Millions of people suffered and died in camps, ghettos, and other sites during the Holocaust. The Nazis and their allies oversaw more than 42,000 camps, ghettos, and other sites of detention, persecution, forced labor, and murder. Among them was the Bremen-Farge subcamp of Neuengamme.
In the autumn of 1943 the fourth Neuengamme subcamp was established in Bremen-Farge. According to the register of inmates, from the time it was established, Farge was the second largest Neuengamme subcamp. (The only official number is from March 25, 1945. At that point there were 2,092 prisoners in the Bremen-Farge subcamp).
The majority of prisoners were used to construct an underground U-boat shipyard with the code name “Valentin.” It was one of the most important of the new construction projects for the German Navy. The bunker was situated in the north of Bremen on the Weser River. Once it was complete, prefabricated U-boat sections were to be welded together on a production line and then equipped. Marineoberbaurat Edo Meiners from the Marineoberbauamt Bremen was in charge of the site. On July 20, 1944, the Amt Bau OT took over the whole naval construction program. Meiners remained responsible for the construction in Farge but he was now in command of the OT-Oberbauleitung Unterweser. He worked closely with the two large Bremen shipyards, which were some of the largest manufacturers of U-boats in Germany. The Deschimag AG, part of the Krupp Group, was in charge of a smaller U-boat bunker in the center of Bremen (located at Bremen-Neuenland and Bremen-Osterort). The Bremen Vulkan-Shipyard, part of the Thyssen Group, took control of the Project Valentin.
When constructed, the gigantic bunker was to be 426 meters long and 97 meters wide, with a height of up to 33 meters (446 yards by 106 yards by 36 yards). In order to complete the project around 10,000 workers, the majority of whom were forced laborers, had to work daily on the construction site. Prisoners of war, civilian forced laborers, and also concentration camp prisoners were employed.
The first transport of concentration camp prisoners to arrive in Farge was a small detachment required for the construction of the camp. This detachment consisted of a few German befristeten Vorbeugungshäftlingen (BV or Greens)—police preventive custody prisoners—as well as Polish and Soviet prisoners. The camp elder was Erich Meissner, a German political prisoner. A prisoner described him as an alcoholic and brutal madman. (After the war Meissner became the Leipzig mayor.) The higher prisoner-functionary positions were allocated to the German Greens. The lower prisoner-functionary positions, especially the Kapos, were mostly Polish prisoners. Work on the foundations for the U-boat bunker began in the spring of 1944. At that time one or two transports arrived daily in Farge, so that the number of prisoners increased to between 800 and 1,000. The heavy work must have caused a high death rate in the camp, as by the summer the number of prisoners had already dropped back to around 500.
On August 1, 1944, a transport of 2,000 prisoners reached Farge. The majority of these prisoners were French. Other large national groups in the transport were Poles, Soviets, and Greeks. The majority of the existing reports and interviews from survivors originate from prisoners of this transport. Little is known about the period during the camp's construction but there are more details for the period from the summer of 1944.
The concentration camp prisoners worked in Farge in two shifts, each of 12 hours. The prisoners in the day shift were awakened around 4:00 a.m. and had to set forth to the bunker around 6:00 a.m. They worked from 7:00 a.m. to 7:00 p.m., with only a break for a noon meal. The prisoners rarely got to go to bed before 10:00 p.m. as they had to march back to the camp, attend roll call, and eat their dinner. At most, they had six hours' sleep a day. The concentration camp prisoners were used on the heaviest and most unpleasant work that there was on the construction site. This was, above all, the cement detachments, where the prisoners had to shift heavy bags of cement or fill the cement mixers. The dust from the cement was a torture for the prisoners: “During the night the cement, which had settled on the nasal hairs, formed a crust which made breathing difficult. You had to use your fingers to get the concrete out—as well as the hairs as they were part of the concrete.... It sometimes happened that when I was coughing that I spat out a white ball, which just about ripped apart my chest.”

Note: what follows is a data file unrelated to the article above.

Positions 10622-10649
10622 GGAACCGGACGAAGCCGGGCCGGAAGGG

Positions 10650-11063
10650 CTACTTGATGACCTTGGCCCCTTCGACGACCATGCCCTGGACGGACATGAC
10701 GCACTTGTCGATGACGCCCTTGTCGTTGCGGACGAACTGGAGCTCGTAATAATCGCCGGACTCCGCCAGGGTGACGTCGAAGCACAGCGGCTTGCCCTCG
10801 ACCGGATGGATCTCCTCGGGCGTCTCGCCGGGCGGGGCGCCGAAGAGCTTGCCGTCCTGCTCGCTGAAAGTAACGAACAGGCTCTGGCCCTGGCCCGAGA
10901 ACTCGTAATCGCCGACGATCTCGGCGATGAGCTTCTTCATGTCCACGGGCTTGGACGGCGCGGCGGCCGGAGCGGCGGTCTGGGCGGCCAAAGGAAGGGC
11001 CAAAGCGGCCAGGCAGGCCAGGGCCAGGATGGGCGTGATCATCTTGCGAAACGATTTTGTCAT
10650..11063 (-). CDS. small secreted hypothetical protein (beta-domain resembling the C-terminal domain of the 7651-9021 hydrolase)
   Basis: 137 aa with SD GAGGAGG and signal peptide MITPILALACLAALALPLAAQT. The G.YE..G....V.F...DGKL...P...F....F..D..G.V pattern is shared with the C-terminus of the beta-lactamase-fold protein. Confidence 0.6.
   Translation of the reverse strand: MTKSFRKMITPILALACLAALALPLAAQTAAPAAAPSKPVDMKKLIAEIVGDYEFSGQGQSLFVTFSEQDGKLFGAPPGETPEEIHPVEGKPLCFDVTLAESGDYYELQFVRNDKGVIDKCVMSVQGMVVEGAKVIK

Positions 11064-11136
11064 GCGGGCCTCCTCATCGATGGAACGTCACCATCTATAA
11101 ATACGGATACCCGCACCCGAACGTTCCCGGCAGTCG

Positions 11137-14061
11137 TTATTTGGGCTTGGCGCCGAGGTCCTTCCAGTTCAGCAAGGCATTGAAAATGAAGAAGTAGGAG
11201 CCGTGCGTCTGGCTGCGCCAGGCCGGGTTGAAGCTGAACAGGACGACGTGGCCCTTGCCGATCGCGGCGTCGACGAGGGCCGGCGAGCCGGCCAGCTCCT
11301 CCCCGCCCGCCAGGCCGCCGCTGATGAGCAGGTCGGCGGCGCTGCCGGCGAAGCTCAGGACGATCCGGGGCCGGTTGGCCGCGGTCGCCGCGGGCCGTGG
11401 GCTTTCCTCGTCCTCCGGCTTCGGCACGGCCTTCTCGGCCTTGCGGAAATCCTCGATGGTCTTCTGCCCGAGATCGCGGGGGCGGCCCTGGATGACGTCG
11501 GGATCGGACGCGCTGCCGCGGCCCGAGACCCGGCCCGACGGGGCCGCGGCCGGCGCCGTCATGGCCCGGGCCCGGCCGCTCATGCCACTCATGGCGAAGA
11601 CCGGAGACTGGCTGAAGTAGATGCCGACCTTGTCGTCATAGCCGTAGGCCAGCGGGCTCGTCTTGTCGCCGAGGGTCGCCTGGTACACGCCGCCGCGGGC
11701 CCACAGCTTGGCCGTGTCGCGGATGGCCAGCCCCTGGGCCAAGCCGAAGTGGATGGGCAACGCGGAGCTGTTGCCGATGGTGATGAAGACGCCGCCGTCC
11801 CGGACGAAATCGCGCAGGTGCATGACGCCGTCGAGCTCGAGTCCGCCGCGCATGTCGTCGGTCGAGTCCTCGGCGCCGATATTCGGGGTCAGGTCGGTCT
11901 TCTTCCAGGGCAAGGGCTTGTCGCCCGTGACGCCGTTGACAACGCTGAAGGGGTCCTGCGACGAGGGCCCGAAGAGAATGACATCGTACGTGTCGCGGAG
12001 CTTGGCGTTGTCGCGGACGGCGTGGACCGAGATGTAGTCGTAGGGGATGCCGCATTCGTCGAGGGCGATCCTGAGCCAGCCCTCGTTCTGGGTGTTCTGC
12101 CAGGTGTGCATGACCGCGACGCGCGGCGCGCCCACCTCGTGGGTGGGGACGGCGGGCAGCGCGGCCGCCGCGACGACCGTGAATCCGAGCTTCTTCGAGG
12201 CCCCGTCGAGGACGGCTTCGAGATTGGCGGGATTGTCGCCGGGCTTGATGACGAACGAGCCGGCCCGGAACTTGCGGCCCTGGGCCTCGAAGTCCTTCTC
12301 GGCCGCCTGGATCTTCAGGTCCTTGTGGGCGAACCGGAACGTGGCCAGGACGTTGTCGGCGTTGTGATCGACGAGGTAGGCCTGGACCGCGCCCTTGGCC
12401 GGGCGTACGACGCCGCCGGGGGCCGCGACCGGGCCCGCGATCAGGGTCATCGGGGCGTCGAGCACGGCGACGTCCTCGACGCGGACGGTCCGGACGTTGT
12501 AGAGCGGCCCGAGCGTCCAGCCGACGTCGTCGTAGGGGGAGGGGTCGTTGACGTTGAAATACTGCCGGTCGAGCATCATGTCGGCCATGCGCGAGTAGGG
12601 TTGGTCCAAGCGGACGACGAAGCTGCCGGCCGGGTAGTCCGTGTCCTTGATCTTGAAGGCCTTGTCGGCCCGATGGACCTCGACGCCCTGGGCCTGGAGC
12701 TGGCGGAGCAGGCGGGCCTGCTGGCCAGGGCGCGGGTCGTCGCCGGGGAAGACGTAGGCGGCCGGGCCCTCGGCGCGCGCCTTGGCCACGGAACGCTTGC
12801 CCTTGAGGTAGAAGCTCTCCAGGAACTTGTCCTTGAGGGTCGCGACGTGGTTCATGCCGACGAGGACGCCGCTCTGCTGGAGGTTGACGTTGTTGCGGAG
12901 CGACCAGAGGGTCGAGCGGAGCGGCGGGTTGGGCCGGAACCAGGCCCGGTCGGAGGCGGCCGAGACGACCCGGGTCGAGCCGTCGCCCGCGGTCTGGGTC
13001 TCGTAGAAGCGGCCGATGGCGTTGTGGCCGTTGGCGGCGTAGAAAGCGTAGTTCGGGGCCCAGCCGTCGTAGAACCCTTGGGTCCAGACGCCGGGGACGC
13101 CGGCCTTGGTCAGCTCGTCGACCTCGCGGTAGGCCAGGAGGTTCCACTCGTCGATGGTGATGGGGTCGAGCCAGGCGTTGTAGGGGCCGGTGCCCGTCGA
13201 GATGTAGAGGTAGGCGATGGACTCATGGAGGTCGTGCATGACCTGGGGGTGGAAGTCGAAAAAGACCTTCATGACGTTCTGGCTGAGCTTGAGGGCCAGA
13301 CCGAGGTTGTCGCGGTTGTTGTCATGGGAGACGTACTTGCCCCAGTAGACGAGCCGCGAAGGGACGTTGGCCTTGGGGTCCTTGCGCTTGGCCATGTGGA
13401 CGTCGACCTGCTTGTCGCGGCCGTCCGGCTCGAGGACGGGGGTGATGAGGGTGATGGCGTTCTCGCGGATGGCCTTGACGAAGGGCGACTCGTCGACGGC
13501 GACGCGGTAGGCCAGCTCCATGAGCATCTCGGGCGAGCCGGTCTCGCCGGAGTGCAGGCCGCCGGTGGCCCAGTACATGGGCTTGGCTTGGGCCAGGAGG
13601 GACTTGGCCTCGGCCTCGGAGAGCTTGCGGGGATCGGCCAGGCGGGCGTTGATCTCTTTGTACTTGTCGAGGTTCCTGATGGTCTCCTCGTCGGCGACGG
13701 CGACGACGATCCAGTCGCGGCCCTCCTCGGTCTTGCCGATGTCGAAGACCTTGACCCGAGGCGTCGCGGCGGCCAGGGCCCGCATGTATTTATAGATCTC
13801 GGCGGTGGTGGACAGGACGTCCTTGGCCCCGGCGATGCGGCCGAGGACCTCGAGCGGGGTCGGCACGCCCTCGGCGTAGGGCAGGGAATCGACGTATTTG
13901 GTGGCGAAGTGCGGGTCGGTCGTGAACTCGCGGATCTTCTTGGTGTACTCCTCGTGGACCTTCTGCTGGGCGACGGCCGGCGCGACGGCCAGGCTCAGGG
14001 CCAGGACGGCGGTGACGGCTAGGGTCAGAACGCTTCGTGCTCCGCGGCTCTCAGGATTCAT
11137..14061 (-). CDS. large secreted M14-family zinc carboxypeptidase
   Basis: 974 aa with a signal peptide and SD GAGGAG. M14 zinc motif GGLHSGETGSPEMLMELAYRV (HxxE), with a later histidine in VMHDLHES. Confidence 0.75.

The worst work was on the so-called iron detachments (Eisenkommandos), where iron and steel girders had to be transported. The French survivor Raymond Portefaix has stated that one's life expectancy fell dramatically on being allocated to such a detachment. He described such iron detachments as suicide squads (Himmelfahrtskommandos).
The camp was about four kilometers (2.5 miles) from the construction site in the Rekum Feldmarsch. Initially the prisoners went to work by foot directly through the local community. Later they were taken in little railway wagons. The SS and Kriegsmarine took few steps to hide the subcamp and the prisoners from the local population. A local photographer was even able to enter the subcamp and take a number of photographs. The prisoners were accommodated in an underground navy fuel tank. The circumference of the tank was 50 meters (55 yards) and inside it had a height of 6.8 meters (7.4 yards). The cover was made of cement and camouflaged with sand. Inside the fuel tank there were separate quarters for the Kapos, a couple of showers, a toilet block as well as a long row of tables for washing. The remainder of the tank consisted of bunkbeds separated into five prisoner blocks. On the surface of the camp there were initially three barracks which functioned as the kitchen, sick bay, and office. The result was that all the prisoners, with the exception of the sick and a few prisoner-functionaries, were held in the underground fuel tank. Following the arrival of the transport of August 1, 1944, another two surface barracks were constructed, which at times were used to accommodate the prisoners. As in most subcamps the food was scarcely sufficient to ensure the prisoners' survival.